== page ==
The coronavirus has required many people to drastically alter their daily schedules, which can wreak havoc on sleep. But there are simple strategies that can help support sleep—and well-being—during this trying time.
Is there a connection between health and/or well-being and civic activities like voting and volunteering? Is health a cause of civic engagement, a consequence of it, or both? A review of the scientific literature identifies both the links and where further research is needed.
Troops, veterans, and military families can go to the National Resource Directory to find help if they need it, and citizens can turn there to find organizations serving those communities where they can donate their time or money. Each of us can play a role in bridging the civil-military divide, but only if we take action.
The Getting To Outcomes®: Improving Community-Based Substance-Use Prevention project assesses the effectiveness of participatory methods meant to assist community coalitions in preventing substance abuse and to improve community health.
We describe how community-partnered conferences may be integrated into research projects by using an example of Community Partners in Care (CPIC), a large, cluster-randomized, controlled, trial (RCT) that uses community-partnered participatory research (CPPR) principles.
Atop the new mayor's agenda should be improving the health and well-being of Pittsburgh residents. With an unassailable electoral mandate in hand, Mr. Peduto is positioned to take bold steps. And the best way to do that is by applying scientific and medical evidence to shape an integrated, citywide, health-policy framework.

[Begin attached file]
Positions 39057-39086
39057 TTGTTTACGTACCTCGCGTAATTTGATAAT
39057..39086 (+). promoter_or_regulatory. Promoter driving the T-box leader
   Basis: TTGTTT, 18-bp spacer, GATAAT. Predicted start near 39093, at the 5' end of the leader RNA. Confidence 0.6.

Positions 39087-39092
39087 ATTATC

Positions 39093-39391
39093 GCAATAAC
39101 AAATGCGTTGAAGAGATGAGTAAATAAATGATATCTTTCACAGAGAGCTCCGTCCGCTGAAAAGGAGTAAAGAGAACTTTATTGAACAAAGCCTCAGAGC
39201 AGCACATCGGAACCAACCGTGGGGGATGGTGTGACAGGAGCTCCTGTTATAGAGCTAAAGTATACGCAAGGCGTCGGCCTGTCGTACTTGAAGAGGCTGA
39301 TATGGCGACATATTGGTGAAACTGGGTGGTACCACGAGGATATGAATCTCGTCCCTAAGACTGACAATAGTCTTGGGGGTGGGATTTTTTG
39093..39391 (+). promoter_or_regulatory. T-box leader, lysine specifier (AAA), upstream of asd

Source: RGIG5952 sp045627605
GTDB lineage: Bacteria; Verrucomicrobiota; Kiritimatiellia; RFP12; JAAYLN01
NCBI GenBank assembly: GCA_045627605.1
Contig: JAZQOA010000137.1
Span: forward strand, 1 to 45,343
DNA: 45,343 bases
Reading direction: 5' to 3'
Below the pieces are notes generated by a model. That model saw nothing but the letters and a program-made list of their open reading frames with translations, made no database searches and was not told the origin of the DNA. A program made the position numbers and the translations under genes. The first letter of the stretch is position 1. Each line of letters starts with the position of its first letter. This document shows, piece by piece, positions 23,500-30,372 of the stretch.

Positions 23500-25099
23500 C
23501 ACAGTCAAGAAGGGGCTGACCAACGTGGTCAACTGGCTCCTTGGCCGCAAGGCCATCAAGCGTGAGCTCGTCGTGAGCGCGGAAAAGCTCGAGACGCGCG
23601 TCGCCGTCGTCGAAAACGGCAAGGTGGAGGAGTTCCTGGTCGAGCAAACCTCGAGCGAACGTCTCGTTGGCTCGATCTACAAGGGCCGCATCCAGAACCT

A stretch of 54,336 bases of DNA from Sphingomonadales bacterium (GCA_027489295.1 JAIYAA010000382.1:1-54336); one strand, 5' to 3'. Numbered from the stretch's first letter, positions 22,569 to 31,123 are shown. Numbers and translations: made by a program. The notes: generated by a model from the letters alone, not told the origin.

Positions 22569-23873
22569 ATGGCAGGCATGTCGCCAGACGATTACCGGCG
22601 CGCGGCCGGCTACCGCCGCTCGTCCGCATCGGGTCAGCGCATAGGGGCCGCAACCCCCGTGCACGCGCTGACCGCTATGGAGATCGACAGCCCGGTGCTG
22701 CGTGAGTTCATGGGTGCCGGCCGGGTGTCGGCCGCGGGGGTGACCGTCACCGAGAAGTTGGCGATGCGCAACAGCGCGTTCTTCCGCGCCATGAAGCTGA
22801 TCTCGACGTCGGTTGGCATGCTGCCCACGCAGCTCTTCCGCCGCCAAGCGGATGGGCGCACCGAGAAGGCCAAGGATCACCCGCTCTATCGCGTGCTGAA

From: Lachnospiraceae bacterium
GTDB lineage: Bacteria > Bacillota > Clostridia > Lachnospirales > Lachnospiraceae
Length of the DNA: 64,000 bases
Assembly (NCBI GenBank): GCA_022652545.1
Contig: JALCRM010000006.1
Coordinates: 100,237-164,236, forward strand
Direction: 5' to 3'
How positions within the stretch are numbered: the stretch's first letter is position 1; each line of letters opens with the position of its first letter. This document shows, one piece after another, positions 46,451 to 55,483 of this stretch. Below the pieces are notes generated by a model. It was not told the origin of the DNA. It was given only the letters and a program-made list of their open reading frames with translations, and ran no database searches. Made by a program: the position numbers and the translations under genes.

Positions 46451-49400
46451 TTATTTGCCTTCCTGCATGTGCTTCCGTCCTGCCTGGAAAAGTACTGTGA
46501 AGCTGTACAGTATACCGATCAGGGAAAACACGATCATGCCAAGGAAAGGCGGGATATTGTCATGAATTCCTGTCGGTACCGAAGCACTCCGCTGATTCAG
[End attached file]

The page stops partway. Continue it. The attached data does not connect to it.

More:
Modest increases in marketing and outreach to local communities can increase the amount of physical activity that occurs in parks, providing a cost-effective way to potentially improve a community's health.
Known difficulties in preparing communities for disasters and a lack of focus on relationship building and organizational capacity in preparedness and response have led to a greater policy focus on community resiliency as a key public health approach to disaster response.
Better integration of health and social services in Washington, D.C., may help facilitate the use of preventive health services such as for asthma, obesity, and sexual and mental health, according to a community health needs assessment.
Improving care for depression in low-income communities — places where such help is frequently unavailable or hard to find — provides greater benefits to those in need when community groups such as churches and even barber shops help lead the planning process.
Using the example of the Los Angeles County Community Disaster Resilience Project, this paper discusses the experience and perspective of a large urban county to better understand how to implement a community resilience framework in public health practice.
The findings of a baseline survey on community resilience in Los Angeles highlighted opportunities for engaging communities in disaster preparedness and informed the development of a community action plan and toolkit.
The goal of this paper is to document and evaluate the process of implementing an evidence-based depression intervention in community settings through the use of community-academic partnered approaches.
The finding that park programming is the most important correlate of park use and park-based physical activity suggests that there are opportunities for facilitating physical activity among populations of both high- and low-poverty areas.
Incorporating community programs such as churches, social service providers, and beauty salons into efforts to improve depression care in low-income neighborhoods can help improve quality of life and lower the risk of a life crisis.